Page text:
There are many different sources of inflation, but two significant issues are not connected to “cheap money”. Instead we have issues that are primarily structural and represent the failure of political foresight. The first among these has to do with oil. Since the price of oil fell in 2014, infrastructure development has stalled, heavily indebted producers have retreated, and now Russia has been closed off from much of the global market. This confluence of events has unfortunately arrived as economies are reopening, global use nears pre-pandemic levels, and global refined supply is at historic lows. There is no simple solution for this, as the only remedy is time (and development). In theory, Canadian and US oil could make up much of the global need, but for a multitude of reasons neither country is in a position to rapidly increase production.

Similarly, supply chain disruption and the heavy reliance on offshore manufacturing have meant that there is no simple solution to production problems occurring in other nations. China is the key issue here, with an enormous grip on much of global supply on many items and their current insistence on a “Covid Zero Policy” China is effectively shut to global business. This means ships can’t get into port, and with-it products cannot make it to market.

Higher borrowing costs seem unlikely to handle this problem. High gas prices and lack of supply may be inflationary, but high borrowing costs can’t target those issues. Instead, higher interest rates and the threat of more in the future are hitting the parts of the market that have been pushed higher by cheap credit. The stock market and the housing market.

If markets seem to be moving independently of economies, its possible that won’t stay that way for long. As previously mentioned, higher energy prices are not controllable by higher lending rates. But higher energy prices can introduce demand destruction, a fancy way of saying that economies shrink because prices get out of control. Oil is still in high use and its needs go far beyond powering cars. In fact internal combustion engines only account for 26% of global oil need, meaning those higher prices for crude, if they get too high, can have wide inflationary impacts to the entire economy.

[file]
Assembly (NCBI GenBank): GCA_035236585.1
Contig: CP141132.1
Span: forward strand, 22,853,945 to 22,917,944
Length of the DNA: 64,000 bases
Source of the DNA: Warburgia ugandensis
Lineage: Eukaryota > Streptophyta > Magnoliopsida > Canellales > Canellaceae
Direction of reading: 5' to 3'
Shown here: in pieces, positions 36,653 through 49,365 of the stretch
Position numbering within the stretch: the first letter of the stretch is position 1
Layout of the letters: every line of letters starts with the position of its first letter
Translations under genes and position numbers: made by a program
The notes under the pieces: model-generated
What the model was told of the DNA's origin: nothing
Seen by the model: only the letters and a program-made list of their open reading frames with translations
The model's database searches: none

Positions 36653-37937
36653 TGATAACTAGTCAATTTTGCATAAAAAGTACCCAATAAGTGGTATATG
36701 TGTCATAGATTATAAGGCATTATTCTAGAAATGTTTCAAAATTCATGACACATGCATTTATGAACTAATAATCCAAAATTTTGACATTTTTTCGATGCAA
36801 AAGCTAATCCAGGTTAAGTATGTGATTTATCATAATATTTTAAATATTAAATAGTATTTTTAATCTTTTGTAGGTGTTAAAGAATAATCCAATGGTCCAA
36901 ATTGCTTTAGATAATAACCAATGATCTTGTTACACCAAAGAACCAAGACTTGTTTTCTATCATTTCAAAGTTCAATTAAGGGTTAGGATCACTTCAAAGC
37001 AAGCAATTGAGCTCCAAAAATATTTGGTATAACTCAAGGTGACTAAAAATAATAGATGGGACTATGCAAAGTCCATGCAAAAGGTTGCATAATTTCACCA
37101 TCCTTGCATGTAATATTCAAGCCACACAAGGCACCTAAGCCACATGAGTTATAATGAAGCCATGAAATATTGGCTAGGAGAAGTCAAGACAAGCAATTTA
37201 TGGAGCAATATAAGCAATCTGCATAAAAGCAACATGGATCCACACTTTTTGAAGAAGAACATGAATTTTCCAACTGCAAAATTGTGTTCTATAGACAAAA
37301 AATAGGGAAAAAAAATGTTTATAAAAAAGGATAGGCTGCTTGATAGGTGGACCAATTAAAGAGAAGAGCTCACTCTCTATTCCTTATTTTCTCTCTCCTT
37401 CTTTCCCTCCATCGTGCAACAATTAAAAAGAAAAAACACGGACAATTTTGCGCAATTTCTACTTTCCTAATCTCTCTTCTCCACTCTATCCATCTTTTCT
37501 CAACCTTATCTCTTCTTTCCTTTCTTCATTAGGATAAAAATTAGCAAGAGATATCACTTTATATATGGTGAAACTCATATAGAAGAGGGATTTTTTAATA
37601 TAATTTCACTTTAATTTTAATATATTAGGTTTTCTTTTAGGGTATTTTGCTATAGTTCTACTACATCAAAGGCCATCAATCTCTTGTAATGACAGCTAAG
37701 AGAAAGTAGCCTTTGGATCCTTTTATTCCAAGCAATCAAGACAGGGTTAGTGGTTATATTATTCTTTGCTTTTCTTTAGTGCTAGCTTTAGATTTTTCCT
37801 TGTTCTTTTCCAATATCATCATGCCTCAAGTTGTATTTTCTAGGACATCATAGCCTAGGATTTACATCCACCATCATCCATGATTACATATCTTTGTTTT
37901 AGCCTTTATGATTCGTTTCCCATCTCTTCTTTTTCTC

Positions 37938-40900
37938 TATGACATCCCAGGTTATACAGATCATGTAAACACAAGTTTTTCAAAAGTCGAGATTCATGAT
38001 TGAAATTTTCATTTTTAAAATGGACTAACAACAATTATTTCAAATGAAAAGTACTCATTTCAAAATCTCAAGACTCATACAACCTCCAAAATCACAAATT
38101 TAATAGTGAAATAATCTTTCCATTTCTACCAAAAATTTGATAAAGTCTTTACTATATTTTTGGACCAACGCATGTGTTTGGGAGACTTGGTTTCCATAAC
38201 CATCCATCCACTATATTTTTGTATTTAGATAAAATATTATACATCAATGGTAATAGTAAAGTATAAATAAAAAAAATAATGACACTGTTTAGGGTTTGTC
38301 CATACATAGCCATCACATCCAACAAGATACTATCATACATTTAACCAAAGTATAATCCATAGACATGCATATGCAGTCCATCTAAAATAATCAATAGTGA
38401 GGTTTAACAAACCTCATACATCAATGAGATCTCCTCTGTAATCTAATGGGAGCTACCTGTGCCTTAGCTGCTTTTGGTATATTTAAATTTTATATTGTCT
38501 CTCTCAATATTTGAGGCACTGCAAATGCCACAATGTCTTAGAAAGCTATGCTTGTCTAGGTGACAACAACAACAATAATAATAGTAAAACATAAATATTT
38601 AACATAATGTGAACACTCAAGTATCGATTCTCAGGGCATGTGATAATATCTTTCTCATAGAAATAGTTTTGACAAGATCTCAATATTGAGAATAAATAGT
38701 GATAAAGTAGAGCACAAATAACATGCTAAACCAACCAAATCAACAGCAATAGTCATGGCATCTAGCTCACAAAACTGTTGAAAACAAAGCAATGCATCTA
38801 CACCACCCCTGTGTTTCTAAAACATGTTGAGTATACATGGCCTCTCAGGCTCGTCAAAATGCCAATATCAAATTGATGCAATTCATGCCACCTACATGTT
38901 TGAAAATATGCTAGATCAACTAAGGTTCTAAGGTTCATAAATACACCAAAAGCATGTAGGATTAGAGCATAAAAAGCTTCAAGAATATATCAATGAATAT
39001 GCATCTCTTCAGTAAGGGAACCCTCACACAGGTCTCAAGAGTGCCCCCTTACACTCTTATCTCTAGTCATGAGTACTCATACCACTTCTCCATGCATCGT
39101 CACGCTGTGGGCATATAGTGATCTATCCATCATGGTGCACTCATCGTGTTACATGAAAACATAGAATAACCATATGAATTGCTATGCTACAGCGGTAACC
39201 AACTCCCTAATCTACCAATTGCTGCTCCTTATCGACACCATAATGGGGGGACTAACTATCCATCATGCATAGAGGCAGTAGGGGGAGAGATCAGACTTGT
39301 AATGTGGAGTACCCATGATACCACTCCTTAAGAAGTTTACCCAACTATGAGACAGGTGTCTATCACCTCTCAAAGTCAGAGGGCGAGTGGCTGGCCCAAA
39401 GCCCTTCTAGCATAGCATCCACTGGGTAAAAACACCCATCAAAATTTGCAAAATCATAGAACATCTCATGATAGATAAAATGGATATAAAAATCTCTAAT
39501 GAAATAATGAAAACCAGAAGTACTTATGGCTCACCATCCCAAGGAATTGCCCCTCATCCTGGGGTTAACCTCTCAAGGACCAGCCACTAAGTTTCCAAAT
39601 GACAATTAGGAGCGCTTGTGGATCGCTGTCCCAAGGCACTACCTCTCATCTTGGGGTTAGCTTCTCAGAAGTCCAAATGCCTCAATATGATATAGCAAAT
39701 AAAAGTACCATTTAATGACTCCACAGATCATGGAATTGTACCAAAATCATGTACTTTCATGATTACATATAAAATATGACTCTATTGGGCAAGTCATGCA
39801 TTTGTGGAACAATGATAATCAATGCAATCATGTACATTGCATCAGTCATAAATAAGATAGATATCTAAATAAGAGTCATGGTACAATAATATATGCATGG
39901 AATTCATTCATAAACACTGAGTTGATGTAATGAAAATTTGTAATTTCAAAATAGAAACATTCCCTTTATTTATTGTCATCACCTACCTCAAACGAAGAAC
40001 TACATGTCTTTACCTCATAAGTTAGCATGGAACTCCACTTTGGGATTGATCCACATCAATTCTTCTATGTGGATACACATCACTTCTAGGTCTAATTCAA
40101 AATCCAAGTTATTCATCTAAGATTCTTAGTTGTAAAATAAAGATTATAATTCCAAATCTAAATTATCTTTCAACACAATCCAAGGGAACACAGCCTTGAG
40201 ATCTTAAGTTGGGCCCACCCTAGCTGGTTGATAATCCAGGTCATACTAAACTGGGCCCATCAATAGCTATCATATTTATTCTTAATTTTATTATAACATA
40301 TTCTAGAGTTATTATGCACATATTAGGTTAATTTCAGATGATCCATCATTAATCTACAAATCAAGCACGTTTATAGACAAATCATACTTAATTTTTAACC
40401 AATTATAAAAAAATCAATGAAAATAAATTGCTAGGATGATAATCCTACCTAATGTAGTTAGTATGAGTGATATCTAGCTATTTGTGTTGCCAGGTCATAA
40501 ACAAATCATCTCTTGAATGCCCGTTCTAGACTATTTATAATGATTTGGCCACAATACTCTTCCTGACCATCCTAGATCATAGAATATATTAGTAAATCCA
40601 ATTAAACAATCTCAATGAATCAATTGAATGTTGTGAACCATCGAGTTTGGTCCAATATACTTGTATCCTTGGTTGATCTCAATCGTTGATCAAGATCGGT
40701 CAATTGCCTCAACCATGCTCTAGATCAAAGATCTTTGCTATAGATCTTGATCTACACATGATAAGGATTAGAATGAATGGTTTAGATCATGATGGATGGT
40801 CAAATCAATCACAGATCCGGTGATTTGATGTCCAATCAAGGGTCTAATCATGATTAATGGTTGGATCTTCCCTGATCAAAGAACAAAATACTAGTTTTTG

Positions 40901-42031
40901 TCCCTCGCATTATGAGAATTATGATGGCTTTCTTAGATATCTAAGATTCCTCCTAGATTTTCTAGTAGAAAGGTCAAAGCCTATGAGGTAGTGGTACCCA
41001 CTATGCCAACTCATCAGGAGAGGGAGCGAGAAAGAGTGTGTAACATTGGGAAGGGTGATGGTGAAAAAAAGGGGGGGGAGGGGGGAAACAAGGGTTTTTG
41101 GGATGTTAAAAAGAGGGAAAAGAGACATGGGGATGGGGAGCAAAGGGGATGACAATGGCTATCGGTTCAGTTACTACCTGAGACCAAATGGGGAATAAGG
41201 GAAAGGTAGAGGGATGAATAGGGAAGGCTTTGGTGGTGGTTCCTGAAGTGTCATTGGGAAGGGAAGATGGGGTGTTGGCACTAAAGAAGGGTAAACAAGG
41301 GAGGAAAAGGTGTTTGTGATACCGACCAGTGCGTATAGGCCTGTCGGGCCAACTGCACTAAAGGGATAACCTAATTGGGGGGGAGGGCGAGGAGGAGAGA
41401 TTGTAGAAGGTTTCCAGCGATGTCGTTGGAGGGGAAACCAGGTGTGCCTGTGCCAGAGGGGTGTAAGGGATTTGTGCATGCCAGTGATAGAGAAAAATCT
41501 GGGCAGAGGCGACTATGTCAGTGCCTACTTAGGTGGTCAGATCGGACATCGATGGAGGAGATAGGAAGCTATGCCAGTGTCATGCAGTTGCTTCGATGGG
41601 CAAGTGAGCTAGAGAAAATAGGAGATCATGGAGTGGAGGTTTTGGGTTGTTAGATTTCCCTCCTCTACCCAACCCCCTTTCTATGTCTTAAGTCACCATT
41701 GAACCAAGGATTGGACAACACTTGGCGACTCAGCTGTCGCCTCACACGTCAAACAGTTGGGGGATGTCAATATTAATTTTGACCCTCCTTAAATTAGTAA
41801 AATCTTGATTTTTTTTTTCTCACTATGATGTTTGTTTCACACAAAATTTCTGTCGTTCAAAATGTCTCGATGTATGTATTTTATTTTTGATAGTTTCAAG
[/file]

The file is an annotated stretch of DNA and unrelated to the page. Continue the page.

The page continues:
Higher lending rates may also lead to a substantial economic reset, especially for Canadians who have much of their net worth tied up in their homes. With almost 50% of new mortgages in Canada variable rate mortgages, home prices having skyrocketed in the past few years and with most Canadian debt connected to homes, the risk to home owners is very real. Can the Bank of Canada tame inflation, orchestrate a soft landing for the housing market and keep the economy chugging along? Such a question invites highwire act comparisons.

So what’s happening with markets? Perhaps we are simply correcting a narrow subset of the market that got too hot through 2020-2021. Perhaps we are seeing the dangers of printing too much money. Perhaps we are seeing the realities of people buying too many index ETFs. Perhaps we are witnessing people being too fearful about the future. Perhaps we are too fearful of inflation or interest rates. Perhaps we are on the brink of a recession.

Perhaps, perhaps, perhaps.

But let me offer a slightly different take. Investing is frequently about connecting your needs as an investor with the realities of the world. As Warren Buffet famously said, in the short term the stock market is a voting machine, in the long term a weighing machine. If you can afford risk, you can be risky, and with that comes the potential for significant market swings. If you can not afford risk, then your portfolio should reflect that need. If you cannot stomach bad days, potentially weeks or even months of bad news, then you need to find a way to keep your investment goals aligned with your risk tolerance.